Student or Learner
1. She was attractive and mildly diverting, but not nearly so challenging and exciting as this passionate mixture of femininity and feminism she was about to take off the trading block and brand as her own.
2. She want to take off her clothes for him as much as he wanted to strip her.
3. The aircraft took off.
From those examples above, I need to know which one has idiomatic meaning. I still confused between phrasal verbs and Idioms
I have read a book that it says there are phrasal verbs have idiomatic meanings. It gives me take off as an example.Why don't we put take off as an idiom. I have seen the list of idioms from this website. I did not find take off in idioms list.
Can I put take off as an idiom?
The book which published in 1971 the title is Essential Idioms in English put take off in idiom list but in the book which published in 1983, the title is Idiom Drills did not put take off in idioms list. Then I read a book which published in 1988 the title is English Idiom put take off in idiom list but in kind of phrasal verb. Anybody know the reasons?..
There are tens of thousands of idiomatic expressions in English. There are hundreds of idiomatic multi-word/phrasal/prepositional/phrasal-prepositional verbs, and there is no universal agreement on what verbs are phrasal verbs. People compiling lists select ones that they think will be useful for learners to know.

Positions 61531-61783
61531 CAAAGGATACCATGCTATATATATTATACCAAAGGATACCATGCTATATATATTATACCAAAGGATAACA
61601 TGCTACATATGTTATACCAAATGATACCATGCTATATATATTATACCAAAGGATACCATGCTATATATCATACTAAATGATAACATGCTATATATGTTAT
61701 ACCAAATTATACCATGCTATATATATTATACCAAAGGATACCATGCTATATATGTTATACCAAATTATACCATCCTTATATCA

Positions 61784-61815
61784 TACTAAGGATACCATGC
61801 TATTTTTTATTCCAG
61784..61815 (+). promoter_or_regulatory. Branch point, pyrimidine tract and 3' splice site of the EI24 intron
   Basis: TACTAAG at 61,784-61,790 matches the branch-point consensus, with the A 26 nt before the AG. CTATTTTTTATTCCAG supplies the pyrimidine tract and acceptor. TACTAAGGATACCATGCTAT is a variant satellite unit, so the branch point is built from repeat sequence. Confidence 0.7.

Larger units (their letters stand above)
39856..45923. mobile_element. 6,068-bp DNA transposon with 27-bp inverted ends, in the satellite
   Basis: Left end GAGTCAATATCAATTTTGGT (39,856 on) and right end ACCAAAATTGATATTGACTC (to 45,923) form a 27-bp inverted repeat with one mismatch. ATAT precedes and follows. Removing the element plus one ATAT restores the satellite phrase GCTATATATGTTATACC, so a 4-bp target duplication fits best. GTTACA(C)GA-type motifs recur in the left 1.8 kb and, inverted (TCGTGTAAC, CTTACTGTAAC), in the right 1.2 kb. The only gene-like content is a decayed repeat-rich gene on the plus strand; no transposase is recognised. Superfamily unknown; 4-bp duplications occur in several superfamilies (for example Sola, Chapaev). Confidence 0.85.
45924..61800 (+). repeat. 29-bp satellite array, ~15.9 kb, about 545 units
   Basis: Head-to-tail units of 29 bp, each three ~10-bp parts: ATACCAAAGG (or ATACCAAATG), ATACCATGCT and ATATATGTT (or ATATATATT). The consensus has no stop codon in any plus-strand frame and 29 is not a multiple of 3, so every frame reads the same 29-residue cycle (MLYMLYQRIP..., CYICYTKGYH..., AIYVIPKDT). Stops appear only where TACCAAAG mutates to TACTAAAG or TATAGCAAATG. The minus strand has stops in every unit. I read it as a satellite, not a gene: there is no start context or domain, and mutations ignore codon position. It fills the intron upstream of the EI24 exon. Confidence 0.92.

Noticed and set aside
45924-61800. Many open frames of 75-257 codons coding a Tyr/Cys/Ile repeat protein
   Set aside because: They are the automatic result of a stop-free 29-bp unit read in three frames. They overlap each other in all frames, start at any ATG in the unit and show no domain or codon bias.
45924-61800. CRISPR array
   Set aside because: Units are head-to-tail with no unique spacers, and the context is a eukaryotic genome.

Do you agree if I say the level of idiomatic expression is higher than phrasal verbs.
I still confused between phrasal verbs and Idioms
NOT A TEACHER
(1) Me, too!!!
(2) I think that many of us ordinary speakers say that an idiom is
like "walking on eggshells" (from your earlier thread).
(3) And a phrasal verb is a verb with more than one word, such as "take off."
If I said "The jet took at 4 p.m.," it would mean nothing. Obviously, I have to
say "The jet took off at 4 p.m." Now that is a phrasal verb. Is it also an idiom?
I do not know and I do not think it matters very much. I prefer to use the word
"idiom" to refer to phrases such as "walking on eggshells."
Yeah according to the meaning of Idiom it self. An Idiom can be phrasal verb, a phrasal verb not always has idiomatic meaning. So, in this case I think take off is an idiom and phrasal verb.